I was feeling a bit stressed about how far from the finish we were, but we polished off a handful of road kilometres in no time at all. At ‘the steps’ we found a number of abandoned bikes at the bottom … But we were on our way somewhere else, so I hoisted the bike onto my shoulders in the way that Elizabeth had taught me and up we went. Before the top we could ride again and we soon flying down in ‘finishing stages’ mode.

Unfortunately,  leaving some urban streets we rode straight past an easy control. I was too busy looking out for a building that I had noted as a landmark … But it had didn’t exist any more. We were slow to correct our mistake, costing a few minutes. We would definitely be late now! The final descent had me squealing as it was steep and dusty (!) and there were walkers to negotiate.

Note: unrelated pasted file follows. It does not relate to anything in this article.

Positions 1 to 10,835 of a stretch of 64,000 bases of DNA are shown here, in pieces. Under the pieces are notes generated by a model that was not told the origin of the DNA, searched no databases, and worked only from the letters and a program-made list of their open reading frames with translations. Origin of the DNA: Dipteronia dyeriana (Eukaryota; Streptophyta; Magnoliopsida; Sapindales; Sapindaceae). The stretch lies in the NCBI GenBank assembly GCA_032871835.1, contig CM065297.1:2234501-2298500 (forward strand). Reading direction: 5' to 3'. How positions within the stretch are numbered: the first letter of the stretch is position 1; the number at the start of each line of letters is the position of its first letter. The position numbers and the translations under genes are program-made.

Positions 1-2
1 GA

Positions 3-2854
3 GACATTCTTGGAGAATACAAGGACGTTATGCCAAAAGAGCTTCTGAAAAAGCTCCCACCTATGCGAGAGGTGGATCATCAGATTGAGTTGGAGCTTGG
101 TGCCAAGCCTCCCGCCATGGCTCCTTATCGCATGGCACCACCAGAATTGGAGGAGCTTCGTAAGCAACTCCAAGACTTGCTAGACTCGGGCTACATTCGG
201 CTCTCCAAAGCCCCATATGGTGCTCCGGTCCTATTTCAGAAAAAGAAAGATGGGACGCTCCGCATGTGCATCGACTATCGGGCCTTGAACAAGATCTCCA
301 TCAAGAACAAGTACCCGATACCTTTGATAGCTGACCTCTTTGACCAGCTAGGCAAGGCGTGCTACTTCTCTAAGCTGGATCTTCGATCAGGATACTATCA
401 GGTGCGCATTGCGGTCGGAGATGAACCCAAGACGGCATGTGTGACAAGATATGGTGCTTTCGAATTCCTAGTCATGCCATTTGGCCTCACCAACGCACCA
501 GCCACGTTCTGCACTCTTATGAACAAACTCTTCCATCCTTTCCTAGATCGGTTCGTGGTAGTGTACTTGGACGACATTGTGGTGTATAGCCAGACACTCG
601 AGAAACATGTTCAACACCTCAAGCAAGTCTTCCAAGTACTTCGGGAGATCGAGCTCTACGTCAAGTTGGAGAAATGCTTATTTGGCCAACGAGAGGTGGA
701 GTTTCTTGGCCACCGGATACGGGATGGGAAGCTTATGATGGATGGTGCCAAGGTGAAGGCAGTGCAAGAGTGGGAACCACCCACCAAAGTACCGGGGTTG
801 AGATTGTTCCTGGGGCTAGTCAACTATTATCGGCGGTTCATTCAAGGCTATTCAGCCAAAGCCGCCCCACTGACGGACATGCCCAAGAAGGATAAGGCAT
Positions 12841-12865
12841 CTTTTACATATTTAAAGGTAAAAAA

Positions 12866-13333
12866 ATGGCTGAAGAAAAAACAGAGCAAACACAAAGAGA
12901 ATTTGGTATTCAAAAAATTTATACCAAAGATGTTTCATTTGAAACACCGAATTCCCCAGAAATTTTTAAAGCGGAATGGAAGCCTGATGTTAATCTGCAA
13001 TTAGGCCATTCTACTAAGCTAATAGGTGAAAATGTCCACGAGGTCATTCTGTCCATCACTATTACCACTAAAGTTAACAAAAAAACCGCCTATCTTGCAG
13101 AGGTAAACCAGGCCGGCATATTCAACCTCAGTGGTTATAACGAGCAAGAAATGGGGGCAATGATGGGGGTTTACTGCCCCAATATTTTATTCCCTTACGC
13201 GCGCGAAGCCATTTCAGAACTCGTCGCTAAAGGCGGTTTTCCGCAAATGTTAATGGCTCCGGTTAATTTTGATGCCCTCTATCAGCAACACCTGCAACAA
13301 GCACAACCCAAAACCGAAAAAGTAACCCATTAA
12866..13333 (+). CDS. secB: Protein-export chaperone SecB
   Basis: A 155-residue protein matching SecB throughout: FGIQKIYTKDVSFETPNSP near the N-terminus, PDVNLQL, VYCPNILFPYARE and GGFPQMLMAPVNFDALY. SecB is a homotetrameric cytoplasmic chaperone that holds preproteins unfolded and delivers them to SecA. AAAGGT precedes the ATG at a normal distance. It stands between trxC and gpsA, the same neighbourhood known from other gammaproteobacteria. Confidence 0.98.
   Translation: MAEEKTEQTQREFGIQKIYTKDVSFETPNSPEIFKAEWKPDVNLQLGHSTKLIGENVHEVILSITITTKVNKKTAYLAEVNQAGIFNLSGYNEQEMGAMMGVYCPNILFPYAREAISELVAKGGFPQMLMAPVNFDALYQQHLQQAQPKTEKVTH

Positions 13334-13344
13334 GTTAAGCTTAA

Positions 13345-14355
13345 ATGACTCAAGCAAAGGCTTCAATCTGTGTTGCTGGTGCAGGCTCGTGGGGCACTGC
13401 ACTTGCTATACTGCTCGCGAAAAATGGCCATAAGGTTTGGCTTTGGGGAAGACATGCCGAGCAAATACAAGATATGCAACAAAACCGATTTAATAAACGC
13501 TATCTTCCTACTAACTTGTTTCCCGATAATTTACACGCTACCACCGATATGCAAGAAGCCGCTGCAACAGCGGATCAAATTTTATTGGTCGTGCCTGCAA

We flew into the finish, 8 minutes late. Good enough to win the mixed pairs but missed out on 3rd overall by just 1 point. Darn that error!

I had a jolly time though, just the thing to blow away a few cobwebs, get out in the sun and enjoy the company of friends. I can also add another spot to my list of places I can easily go mountain biking car free within an hour of Edinburgh! Thanks to organiser Campbell for a great day out. Full results here.

SMBO Falkirk Day / Night

Falkirk Canal Tunnel

Falkirk Canal Tunnel

  © Copyright Rob Burke and licensed for reuse under this Creative Commons Licence.